(viii) at the discretion of the State, measure the proficiency of students in academic subjects not described in clauses (v), (vi), (vii) in which the State has adopted challenging academic content and academic achievement standards;
(ix) provide for—
(I) the participation in such assessments of all students;
(II) the reasonable adaptations and accommodations for students with disabilities (as defined under section 602(3) of the Individuals with Disabilities Education Act) necessary to measure the academic achievement of such students relative to State academic content and State student academic achievement standards; and
(III) the inclusion of limited English proficient students, who shall be assessed in a valid and reliable manner and provided reasonable accommodations on assessments administered to such students under this paragraph, including, to the extent practicable, assessments in the language and form most likely to yield accurate data on what such students know and can do in academic content areas, until such students have achieved English language proficiency as determined under paragraph (7);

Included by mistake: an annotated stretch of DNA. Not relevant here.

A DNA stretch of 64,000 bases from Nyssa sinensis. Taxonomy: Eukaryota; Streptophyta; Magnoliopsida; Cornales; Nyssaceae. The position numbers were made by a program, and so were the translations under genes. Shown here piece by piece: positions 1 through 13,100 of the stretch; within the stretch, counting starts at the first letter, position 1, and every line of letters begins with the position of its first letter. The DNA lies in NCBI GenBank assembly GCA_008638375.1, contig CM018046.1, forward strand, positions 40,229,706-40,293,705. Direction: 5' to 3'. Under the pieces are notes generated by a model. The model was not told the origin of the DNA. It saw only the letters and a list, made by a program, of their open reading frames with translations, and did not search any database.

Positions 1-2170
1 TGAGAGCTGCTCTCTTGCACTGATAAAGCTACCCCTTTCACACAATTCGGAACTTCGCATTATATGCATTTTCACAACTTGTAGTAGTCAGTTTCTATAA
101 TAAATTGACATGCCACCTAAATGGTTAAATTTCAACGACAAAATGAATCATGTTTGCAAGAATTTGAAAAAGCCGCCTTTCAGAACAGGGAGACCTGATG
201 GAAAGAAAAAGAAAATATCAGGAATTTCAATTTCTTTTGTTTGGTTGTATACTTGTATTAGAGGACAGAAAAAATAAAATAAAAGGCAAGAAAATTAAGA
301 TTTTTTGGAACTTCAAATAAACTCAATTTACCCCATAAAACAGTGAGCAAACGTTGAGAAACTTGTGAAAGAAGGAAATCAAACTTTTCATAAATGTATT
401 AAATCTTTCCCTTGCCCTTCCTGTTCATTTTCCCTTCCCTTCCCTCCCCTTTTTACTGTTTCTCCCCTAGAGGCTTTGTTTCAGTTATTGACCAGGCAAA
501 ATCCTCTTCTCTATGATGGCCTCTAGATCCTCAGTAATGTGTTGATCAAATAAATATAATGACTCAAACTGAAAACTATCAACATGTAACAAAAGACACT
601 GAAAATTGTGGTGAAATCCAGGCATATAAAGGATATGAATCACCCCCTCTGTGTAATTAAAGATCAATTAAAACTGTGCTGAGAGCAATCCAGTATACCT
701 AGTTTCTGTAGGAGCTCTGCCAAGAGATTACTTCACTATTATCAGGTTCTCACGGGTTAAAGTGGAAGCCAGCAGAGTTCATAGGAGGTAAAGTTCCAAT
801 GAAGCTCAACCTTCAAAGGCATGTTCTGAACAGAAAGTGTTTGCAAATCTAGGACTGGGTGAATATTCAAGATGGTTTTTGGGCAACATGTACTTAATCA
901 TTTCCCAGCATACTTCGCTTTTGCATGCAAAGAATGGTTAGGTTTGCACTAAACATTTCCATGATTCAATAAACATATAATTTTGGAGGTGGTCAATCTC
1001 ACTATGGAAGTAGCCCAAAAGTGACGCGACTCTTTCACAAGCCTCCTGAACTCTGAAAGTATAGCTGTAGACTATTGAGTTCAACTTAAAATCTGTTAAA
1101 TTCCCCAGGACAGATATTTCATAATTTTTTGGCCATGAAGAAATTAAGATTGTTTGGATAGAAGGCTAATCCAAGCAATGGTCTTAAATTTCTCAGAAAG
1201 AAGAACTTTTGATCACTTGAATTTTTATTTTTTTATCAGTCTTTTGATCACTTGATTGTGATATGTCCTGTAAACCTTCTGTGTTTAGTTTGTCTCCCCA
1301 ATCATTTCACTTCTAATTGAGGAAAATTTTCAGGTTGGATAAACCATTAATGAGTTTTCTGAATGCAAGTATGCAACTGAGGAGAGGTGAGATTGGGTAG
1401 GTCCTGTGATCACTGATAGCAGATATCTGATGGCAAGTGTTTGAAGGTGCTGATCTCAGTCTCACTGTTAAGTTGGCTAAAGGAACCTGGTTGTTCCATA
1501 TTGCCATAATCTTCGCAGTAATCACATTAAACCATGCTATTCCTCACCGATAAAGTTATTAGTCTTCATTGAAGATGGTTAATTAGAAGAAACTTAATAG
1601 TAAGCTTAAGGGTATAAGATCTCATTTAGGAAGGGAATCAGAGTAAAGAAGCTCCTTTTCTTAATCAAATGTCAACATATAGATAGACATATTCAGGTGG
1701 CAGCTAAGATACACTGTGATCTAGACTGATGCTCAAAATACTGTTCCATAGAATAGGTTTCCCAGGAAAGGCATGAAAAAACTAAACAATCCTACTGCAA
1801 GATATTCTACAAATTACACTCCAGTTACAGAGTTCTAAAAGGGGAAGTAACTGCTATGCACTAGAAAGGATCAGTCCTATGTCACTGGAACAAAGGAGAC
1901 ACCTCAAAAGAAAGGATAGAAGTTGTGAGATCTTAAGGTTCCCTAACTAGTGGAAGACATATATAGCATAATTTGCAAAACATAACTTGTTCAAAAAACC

(x) notwithstanding subclause (III), the academic assessment (using tests written in English) of reading or language arts of any student who has attended school in the United States (not including Puerto Rico) for three or more consecutive school years, except that if the local educational agency determines, on a case-by-case individual basis, that academic assessments in another language or form would likely yield more accurate and reliable information on what such student knows and can do, the local educational agency may make a determination to assess such student in the appropriate language other than English for a period that does not exceed two additional consecutive years, provided that such student has not yet reached a level of English language proficiency sufficient to yield valid and reliable information on what such student knows and can do on tests (written in English) of reading or language arts;